Since this planting will be in a fish tank it will be easy to maintain humidity with a glass top covering most of the enclosure. I was planning on using bottled distilled water and with slow evaporation I won't have to water very often.
 
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I grow sphagnum successfully outdoors and indoors, I use collected rain water and humidity fluctuations are large, I honestly find its a really easy grower. grown outside in an open fronted propagator all year round
 
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NemJones

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Now is this just any old dry sphagnum you get? Or are you chopping up sphagnum that is living still, or what?

Also, would a food processor get the job done?

I get a specific brand called orchid moss, but thats only because I really love the
Texture and quality of their moss. Its dried and packed into bricks at lowes.

The finer you chop it, the better off you are. I bet a food processor would do the trick, but Ive
Never tried that method. I usually use a pair of scissors
 
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Circulating water is not necessary for successful Sphagnum culture, no. High humidity and a generous, reliable supply of very clean water is, though.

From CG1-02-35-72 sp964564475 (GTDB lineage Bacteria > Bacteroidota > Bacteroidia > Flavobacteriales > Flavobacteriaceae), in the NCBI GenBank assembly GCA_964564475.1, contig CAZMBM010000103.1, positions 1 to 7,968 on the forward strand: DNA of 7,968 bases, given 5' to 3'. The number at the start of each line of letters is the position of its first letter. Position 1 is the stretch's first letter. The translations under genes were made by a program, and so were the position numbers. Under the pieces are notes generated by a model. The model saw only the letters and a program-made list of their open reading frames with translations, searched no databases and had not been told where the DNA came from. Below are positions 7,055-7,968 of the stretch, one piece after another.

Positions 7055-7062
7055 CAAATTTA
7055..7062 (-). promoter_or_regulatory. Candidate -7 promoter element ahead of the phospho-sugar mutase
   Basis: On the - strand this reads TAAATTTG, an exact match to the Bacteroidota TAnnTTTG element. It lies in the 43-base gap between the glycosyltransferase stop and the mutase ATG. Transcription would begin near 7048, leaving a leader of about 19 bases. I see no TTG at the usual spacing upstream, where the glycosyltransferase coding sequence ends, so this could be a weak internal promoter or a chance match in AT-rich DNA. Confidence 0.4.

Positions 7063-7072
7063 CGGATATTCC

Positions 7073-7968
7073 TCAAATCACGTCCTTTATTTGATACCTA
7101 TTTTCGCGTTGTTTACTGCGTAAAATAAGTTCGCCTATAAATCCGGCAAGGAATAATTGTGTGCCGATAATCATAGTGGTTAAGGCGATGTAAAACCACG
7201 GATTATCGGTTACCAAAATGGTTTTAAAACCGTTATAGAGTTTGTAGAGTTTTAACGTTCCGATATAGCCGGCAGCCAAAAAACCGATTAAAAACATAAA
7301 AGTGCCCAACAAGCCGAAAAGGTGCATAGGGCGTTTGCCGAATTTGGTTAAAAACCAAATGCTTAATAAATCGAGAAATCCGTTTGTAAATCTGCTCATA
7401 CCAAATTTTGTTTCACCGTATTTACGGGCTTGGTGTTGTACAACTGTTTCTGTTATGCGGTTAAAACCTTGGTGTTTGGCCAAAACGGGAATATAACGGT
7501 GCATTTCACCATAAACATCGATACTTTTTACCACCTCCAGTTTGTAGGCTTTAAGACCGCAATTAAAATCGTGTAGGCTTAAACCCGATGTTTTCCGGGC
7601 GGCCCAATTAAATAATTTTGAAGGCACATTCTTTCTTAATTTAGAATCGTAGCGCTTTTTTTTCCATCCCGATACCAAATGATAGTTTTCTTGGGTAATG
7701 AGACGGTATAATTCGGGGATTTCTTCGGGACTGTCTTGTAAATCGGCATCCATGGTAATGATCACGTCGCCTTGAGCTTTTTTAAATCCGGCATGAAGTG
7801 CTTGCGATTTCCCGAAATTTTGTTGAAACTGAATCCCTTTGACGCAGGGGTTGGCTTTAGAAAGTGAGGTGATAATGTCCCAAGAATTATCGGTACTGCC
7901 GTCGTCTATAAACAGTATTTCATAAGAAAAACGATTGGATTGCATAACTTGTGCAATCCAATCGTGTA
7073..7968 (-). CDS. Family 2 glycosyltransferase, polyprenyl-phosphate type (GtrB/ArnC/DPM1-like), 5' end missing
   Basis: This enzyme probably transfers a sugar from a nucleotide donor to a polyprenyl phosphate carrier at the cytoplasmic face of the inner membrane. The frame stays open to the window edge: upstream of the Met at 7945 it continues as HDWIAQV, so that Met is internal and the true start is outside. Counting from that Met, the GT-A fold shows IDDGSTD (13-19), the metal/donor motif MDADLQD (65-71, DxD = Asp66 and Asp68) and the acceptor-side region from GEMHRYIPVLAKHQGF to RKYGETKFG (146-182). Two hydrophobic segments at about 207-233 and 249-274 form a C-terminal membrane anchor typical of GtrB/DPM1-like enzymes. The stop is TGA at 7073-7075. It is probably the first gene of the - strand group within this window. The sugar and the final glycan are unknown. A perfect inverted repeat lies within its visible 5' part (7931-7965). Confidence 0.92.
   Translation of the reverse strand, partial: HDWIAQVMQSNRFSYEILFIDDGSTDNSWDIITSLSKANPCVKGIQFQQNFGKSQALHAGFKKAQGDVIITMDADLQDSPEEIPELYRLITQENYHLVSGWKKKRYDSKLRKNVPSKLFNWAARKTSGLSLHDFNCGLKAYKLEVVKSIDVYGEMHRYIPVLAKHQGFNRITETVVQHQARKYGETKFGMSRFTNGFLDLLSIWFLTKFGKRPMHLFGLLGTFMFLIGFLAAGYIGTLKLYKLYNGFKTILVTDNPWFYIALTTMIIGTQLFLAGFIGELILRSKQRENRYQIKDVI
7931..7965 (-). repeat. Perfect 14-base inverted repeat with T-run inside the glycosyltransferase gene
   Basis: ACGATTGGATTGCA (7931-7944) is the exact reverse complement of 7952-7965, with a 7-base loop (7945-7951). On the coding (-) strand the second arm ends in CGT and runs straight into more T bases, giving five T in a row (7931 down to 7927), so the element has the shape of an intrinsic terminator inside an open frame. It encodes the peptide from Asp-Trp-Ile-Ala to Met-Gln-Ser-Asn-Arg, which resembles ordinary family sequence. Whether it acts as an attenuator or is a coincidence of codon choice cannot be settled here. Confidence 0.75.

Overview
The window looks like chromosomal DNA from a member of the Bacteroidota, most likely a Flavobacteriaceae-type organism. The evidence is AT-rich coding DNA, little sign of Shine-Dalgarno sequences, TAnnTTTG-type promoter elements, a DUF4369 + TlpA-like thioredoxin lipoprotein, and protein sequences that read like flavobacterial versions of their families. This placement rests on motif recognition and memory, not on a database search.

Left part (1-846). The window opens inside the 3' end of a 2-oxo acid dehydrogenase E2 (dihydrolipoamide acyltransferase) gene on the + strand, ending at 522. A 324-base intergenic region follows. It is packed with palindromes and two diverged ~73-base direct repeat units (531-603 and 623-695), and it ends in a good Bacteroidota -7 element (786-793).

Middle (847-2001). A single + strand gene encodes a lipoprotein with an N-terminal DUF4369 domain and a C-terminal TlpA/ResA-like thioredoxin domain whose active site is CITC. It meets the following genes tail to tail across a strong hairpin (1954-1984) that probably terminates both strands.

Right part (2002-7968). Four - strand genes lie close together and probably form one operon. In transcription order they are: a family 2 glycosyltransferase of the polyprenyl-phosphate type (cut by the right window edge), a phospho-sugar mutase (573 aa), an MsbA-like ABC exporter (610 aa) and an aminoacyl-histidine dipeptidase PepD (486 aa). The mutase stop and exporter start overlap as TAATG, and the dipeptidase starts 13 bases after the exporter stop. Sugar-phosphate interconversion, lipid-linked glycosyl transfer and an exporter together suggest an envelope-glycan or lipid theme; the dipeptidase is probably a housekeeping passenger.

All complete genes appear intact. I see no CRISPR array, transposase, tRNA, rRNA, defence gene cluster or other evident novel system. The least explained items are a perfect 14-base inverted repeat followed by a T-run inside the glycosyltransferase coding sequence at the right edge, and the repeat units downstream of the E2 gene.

Growing Sphagnum Moss

I agree with everything on this website except where it talks about how far you should spread the sphagnum. The closer together it is, the better it grows in my experience, especially if grown in low humidity.

I used better gro moss from lowes to plant my adelae and I noticed sphagnum starting to grow from spores. I carefully picked the sphagnum with a pair of forceps and placed all the little heads together in the plastic cup with a baggie where my hamiltonii are. The small heads are starting to mature and "branch", I am really excited to be able to grow Chilean moss finally.
 
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I've posted about this before, and to me the people with the best sphag I have seen have a system where sphagnum is wet by a sort of misting or flood system. That's why I am planning on buying a mistking. Not only will it help with the sphag, but it will also help cool my setup and with my neps. I am not saying sphag can't be grown without a misting system, it just seems to grow better with one.
 
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Thanks so much for these responses!

Has anybody noticed effects of temperature on growth of Sphagnum? Do they tend to grow with more vigor in cooler temps? I think I have noticed wild Sphagnum with brighter colors in the fall and the spring.
 
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Thanks so much for these responses!

Has anybody noticed effects of temperature on growth of Sphagnum? Do they tend to grow with more vigor in cooler temps? I think I have noticed wild Sphagnum with brighter colors in the fall and the spring.

That depends whether you're talking about a temperate species, or a tropical one.